Play based learning
Play is an essential part of a child’s social, emotional, physical and cognitive development. For many teachers and parents ‘play’ has attracted a negative ‘time wasting’ connotation but in reality play is a vital part of every child’s development. It allows them to test ideas, work through uncertainties, explore social interactions and make sense of the world around them. Play has no predetermined outcome or time limit. It is not about an end product but about a process. It’s the exploration of ideas that is crucial. Play is children’s work.
It can be argued that children today have fewer opportunities to play and be active than in the past. There is less time spent exploring the natural world, less time ‘doing their own thing,’ fewer opportunities to take risks and problem solve. There is more time in supervised, protected and confining activities that put boundaries on learning and creativity.
Discovery Time provides opportunities for children to be involved in a range of play based activities these may be solitary or group activities and involve:
• symbolic or pretend play activities
• exploratory play activities
• physical play activities
Symbolic or pretend play
This may include: creating new rules, taking on different roles, using objects to symbolise real things, changing real life situations into make believe ones, safely exploring real world risks, acting out situations seen or experienced.
- Students may be: doing puppet shows, dressing up, playing shops, having tea parties, building in the sand pit, transforming the playground or classroom (a tent, a pirate ship, a cave, a recording studio…), constructing and playing with – LEGO, train tracks, farms, zoos, cardboard boxes, sheets or blankets…
- Teachers may be: following the children’s lead, taking part/playing a role, modelling different voices or expressions, extending language, making connections with prior learning, providing resources, extending ideas, becoming the audience, encouraging persistence…
- Teacher may be saying: have a go, try it out, keep going, what can I get for you? if you need me I’m here…
Exploratory Play – Experiential activities / exploring resources / experimenting with materials
- Students may be: building (obstacle courses, cities, marble tracks, creative structures, go carts, huts, rope ladders, bird feeders, rat traps, scarecrows, wasp traps…), exploring science equipment (prisms, magnifying glasses, microscopes…), working out how things operate, exploring different mediums (dough, paint, water, gloop, clay, sand, mud…), exploring scientific principles (static electricity, condensation, density, levers, friction, gravity), solving problems (BP challenge, syphoning…), exploring nature (planting, weeding, watering, identifying native plants, birds, insects …)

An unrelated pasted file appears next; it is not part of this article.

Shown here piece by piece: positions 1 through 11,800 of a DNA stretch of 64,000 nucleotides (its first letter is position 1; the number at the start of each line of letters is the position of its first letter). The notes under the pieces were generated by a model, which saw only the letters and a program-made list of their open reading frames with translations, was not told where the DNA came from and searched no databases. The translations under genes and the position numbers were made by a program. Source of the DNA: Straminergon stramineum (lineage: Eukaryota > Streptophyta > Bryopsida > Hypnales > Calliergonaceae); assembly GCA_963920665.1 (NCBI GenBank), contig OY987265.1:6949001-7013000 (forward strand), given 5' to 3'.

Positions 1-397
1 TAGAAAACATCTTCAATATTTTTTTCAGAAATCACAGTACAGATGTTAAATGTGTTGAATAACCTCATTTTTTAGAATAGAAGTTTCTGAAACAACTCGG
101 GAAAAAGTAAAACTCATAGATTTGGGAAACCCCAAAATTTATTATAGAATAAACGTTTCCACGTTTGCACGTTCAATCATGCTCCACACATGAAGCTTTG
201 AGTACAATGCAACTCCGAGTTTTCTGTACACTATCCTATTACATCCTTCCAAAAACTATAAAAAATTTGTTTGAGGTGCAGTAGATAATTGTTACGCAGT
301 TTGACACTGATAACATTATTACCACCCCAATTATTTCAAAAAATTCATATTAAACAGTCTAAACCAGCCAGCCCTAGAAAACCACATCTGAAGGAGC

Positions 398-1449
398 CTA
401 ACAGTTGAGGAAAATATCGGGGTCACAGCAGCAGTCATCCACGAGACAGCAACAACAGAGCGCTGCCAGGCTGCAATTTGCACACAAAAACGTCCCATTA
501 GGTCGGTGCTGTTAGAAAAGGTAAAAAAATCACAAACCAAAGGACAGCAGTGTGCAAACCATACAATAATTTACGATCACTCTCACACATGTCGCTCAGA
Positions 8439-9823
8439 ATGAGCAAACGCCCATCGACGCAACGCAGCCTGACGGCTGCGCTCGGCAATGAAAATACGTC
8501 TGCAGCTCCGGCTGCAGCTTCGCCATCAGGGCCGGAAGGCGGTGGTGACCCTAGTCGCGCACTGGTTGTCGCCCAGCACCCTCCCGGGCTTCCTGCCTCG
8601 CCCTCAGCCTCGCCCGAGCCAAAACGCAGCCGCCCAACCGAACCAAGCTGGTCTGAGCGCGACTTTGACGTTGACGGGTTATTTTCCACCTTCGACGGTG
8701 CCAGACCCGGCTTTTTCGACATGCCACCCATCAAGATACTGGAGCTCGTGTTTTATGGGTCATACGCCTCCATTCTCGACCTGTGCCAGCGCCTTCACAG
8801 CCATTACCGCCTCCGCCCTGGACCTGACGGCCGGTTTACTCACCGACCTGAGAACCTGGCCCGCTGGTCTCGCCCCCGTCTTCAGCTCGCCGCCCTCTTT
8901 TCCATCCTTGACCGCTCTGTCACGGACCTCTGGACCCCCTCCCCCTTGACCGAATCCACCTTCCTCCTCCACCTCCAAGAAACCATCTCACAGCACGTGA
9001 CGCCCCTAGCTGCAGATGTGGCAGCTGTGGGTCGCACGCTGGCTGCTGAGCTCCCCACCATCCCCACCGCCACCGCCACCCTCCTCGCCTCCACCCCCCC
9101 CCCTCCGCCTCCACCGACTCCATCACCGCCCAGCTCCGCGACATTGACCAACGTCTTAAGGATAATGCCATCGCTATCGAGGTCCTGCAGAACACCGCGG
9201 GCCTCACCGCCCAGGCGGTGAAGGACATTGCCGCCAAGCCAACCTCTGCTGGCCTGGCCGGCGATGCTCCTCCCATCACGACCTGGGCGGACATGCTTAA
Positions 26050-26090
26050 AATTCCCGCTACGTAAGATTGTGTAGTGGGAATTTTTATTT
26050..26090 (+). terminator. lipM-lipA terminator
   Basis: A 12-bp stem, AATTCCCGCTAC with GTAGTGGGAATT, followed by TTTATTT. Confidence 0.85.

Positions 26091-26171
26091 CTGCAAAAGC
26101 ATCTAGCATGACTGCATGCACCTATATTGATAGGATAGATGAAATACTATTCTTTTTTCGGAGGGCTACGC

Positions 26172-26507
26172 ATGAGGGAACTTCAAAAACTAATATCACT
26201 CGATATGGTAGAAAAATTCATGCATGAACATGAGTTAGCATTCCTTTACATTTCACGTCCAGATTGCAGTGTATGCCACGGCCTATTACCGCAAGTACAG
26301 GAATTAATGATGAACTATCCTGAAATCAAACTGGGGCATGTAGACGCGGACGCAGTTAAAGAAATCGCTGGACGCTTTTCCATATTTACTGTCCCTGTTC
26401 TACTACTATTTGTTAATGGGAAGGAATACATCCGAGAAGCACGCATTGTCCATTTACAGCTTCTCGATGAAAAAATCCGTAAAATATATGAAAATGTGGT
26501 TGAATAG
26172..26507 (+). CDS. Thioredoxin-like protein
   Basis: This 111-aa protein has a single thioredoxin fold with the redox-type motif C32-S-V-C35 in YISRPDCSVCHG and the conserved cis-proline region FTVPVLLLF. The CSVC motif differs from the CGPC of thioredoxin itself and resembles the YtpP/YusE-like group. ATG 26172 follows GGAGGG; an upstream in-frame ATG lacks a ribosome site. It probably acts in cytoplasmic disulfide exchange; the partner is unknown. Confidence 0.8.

- Teachers may be: – asking clarifying questions,
- Teacher may be saying: – what would happen if? why did that happen? What do you notice? what else could you try?
Physical play activities
Explore strength and dexterity without being hurt, find out about the properties of objects and places by manipulation and movement. Try activities that involve moving about, risk taking, mastery of skills, developing the skills that will allow them to achieve a desired end (tying knots and bows, hammering a nail, plaiting, pouring)
- Student may be: trying to master new apparatus (stilts, unicycles, musical instruments, PMP equipment…), target things, throwing & hitting balls, move over and around equipment
- Teachers may be: providing materials, teaching safety skills, monitoring for safety, teaching specific skills as they are needed, suggesting additional equipment
- Teachers may be saying: how can I help? What do you need? keep trying you can nearly do it, How could you record your score?
We want to educate the whole child; social, emotional, physical, as well as cognitive. We believe the best way to do this is to ensure that children have opportunities to play. We do this very well in preschool education but when a child enters more formal schooling (in New Zealand this is on a child’s fifth birthday), the focus shifts to the cognitive side of learning; to literacy and numeracy. Without the time to play children are given fewer opportunities to develop the broader skills and the social, emotional and physical skills are often not given enough time.
Play – some key readings that might set you thinking
New Zealand Ministry of Education. (1996). Te Whariki: He Whariki Matauranga mo nga Mokopuna o Aotearoa (Early Childhood Curriculum). Wellington: Learning Media. www.education.govt.nz/early-childhood/teaching-and-learning/ece-curriculum/te-whariki/
Sutton-Smith, Brian. Cited in Hammond. Leading and Learning for the 21stC Sadly “the typical image of play is a single child sitting in front of a television set or video game. This is not play – play is an open ended experience initiated by children that involves pretence and spontaneous creative activity. It’s a time of wonder and sensory exploration.” www.leading-learning.co.nz/newsletters/2007-no29.html